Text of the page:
There has been a discussion running on the Phoenix forum about flare and deviation in hooves. Its a subject that recurs fairly frequently and usually begins with someone asking how on earth you tell the difference between them.
Trimmers, other equine professionals and (of course!) owners often focus on flare (or deviation, or whatever you want to call it), not least because its visible. This is particularly so when a horse first comes out of shoes but you also frequently hear statements like "Oh yes, he needs to be trimmed every 6 weeks to keep the flare under control".
I've posted a lot about deviations, odd-looking feet, symmetry and so on over the years and its because the less I do to feet, the more interested I am in what feet do for themselves. Very often, horses know better than humans how their feet should work. We are typically more concerned with appearance but horses are only concerned with function and what works best to enable them to be as sound as possible.
In the past I've defined flare as being stretched white line and deviation as being a supportive hoof wall adaptation. That's ok as far as it goes, but what about a practical way to tell what you can safely trim and what you can't?
Think of it this way...In this photo, the hands of the adult are a vital support. Without them, little Jimmy (or whoever he is!) would fall flat on his face and there would no doubt be tears and trauma. In time he won't need them, of course, but for now the extra hands are essential.
Another photo, another adult holding a child's hand - but the purpose is quite different. Take away the adult's hand in this photo and the child would continue walking along quite happily. The hand-holding isn't supportive at all.
This to me is the difference between flare and deviation. But here's the thing...The difference doesn't really matter!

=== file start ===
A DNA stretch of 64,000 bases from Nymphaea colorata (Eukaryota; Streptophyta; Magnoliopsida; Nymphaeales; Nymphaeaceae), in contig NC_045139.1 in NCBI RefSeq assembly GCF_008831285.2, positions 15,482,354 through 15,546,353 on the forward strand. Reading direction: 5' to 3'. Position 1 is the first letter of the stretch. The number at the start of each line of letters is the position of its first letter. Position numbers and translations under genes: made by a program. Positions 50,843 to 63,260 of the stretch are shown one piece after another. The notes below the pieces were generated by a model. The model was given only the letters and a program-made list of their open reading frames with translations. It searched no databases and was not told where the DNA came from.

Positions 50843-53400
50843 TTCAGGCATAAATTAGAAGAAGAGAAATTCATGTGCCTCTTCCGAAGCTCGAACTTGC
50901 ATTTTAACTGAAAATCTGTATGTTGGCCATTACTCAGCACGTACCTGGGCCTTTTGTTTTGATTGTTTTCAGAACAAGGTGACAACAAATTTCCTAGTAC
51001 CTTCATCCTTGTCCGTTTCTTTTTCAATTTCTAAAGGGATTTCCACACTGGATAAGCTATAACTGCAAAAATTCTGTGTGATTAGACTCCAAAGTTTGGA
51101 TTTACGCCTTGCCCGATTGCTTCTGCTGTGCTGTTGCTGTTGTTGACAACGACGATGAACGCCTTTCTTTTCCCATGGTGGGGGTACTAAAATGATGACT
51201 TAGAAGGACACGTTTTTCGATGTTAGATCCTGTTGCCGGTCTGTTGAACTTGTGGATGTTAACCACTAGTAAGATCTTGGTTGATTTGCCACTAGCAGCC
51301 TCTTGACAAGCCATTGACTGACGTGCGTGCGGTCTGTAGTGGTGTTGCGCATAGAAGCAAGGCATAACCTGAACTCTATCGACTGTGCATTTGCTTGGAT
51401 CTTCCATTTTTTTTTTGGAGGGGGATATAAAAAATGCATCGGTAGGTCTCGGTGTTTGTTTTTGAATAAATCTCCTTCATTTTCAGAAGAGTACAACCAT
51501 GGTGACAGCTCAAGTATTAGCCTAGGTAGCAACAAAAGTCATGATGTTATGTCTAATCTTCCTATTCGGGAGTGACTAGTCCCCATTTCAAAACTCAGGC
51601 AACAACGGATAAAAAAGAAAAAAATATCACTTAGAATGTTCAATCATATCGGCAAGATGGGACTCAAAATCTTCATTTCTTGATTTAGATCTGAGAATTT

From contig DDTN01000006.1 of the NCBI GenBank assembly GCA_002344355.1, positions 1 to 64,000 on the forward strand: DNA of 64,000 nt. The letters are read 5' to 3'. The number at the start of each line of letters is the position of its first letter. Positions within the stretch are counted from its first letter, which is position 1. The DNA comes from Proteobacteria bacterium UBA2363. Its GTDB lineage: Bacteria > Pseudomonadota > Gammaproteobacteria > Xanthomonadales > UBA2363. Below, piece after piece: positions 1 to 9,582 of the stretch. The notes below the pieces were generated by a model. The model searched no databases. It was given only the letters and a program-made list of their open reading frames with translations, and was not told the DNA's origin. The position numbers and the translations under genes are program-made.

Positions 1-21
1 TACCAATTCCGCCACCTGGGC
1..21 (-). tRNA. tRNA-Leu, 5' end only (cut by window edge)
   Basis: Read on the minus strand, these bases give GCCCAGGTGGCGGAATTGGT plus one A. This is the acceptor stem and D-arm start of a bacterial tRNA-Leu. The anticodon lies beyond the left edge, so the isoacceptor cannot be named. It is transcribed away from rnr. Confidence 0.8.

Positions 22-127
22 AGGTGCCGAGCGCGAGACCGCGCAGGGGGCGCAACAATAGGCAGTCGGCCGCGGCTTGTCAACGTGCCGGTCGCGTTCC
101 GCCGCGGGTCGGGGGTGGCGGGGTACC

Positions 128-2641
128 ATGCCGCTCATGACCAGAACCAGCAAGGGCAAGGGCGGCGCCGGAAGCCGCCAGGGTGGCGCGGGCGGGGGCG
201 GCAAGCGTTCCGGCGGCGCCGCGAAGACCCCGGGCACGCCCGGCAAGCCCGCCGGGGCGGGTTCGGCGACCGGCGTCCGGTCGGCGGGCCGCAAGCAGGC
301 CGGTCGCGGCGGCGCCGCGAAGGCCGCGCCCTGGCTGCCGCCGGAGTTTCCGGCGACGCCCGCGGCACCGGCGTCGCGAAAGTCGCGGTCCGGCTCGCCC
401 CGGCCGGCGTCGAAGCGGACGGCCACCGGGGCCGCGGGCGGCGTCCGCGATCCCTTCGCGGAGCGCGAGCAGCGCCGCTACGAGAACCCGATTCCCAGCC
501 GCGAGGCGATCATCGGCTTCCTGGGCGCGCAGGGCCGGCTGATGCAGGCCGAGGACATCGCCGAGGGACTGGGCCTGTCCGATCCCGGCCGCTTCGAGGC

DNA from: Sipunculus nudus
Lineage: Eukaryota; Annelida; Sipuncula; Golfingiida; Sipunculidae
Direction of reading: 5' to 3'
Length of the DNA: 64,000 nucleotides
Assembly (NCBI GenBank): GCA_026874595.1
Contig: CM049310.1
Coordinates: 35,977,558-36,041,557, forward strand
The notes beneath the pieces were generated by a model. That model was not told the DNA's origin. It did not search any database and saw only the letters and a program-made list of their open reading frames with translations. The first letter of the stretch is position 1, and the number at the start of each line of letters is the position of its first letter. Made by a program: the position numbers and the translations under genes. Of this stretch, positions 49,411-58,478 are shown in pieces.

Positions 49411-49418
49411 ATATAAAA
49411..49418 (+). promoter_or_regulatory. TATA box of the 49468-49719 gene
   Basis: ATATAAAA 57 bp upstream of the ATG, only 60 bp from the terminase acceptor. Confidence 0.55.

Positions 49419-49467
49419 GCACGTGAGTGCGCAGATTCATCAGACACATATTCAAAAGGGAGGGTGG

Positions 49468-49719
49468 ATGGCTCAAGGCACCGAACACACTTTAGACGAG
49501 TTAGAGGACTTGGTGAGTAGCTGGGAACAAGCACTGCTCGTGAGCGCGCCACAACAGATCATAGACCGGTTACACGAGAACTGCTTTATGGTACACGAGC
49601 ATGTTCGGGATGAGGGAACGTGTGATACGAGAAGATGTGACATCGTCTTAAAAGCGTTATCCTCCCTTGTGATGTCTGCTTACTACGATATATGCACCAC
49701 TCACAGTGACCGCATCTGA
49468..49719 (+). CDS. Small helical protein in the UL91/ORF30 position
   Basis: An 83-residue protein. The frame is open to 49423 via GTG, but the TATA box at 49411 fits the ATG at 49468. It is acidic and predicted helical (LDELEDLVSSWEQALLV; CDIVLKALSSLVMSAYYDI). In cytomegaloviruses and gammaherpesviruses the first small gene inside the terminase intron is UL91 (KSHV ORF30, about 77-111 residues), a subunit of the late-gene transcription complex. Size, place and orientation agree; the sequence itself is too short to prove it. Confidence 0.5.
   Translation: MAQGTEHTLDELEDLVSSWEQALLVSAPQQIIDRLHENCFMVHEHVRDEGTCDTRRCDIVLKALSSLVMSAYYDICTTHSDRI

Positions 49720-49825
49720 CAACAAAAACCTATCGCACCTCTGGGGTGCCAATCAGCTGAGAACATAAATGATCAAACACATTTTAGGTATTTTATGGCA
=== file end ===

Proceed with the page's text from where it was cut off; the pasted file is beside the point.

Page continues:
Of course, it does matter if you are proposing to take the hands away. In one scenario it would be a disaster. Similarly, if you are going to trim a horse, you'd better be pretty sure that you are taking off non-supportive flare rather than supportive deviation; if you get it wrong you will end up with a sore, less-sound horse.
But the real beauty of flare/deviation and the reason it doesn't matter which your horse has (provided you don't want to trim it off!) is that it won't matter to the horse either - as long as you leave well alone and leave the decision to him!
We always used to be told that leaving flare in place would lever away at better-connected hoof capsule but that just doesn't happen because the flare is stretched white line - its weak and compromised and is no match for healthy, well-attached laminae.
deviation is an essential support. If you trim it away it will rapidly re-appear unless and until its no longer needed to assist in the limb's movement and load-bearing - and while the horse is without it, he will be less comfortable and less capable, especially on tougher surfaces. So why would you want to take it away?
If you were the adult, and you weren't sure why the child was holding your hand, you wouldn't simply pull it away, would you? Don't you think it should be the child - who knows what he needs - who makes the decision whether to hold hands?